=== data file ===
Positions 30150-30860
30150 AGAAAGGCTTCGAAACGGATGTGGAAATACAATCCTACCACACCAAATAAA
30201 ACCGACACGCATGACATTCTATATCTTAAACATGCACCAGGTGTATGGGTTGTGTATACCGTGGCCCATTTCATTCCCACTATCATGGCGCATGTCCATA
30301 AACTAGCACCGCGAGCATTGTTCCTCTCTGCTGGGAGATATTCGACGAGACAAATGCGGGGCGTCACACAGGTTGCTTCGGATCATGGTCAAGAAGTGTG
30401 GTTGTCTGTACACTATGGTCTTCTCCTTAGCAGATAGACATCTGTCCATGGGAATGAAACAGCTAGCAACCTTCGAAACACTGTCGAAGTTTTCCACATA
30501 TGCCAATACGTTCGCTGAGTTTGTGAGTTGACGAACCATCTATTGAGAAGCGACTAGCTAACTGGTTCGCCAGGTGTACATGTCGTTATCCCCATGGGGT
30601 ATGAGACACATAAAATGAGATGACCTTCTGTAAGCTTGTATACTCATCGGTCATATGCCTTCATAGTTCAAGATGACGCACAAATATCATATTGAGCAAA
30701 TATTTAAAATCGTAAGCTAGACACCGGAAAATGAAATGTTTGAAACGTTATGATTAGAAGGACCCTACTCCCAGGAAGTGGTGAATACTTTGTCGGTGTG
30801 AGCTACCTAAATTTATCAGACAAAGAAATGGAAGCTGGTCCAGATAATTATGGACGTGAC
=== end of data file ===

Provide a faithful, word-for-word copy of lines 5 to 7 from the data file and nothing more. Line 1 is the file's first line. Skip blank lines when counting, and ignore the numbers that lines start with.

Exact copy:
30401 GTTGTCTGTACACTATGGTCTTCTCCTTAGCAGATAGACATCTGTCCATGGGAATGAAACAGCTAGCAACCTTCGAAACACTGTCGAAGTTTTCCACATA
30501 TGCCAATACGTTCGCTGAGTTTGTGAGTTGACGAACCATCTATTGAGAAGCGACTAGCTAACTGGTTCGCCAGGTGTACATGTCGTTATCCCCATGGGGT
30601 ATGAGACACATAAAATGAGATGACCTTCTGTAAGCTTGTATACTCATCGGTCATATGCCTTCATAGTTCAAGATGACGCACAAATATCATATTGAGCAAA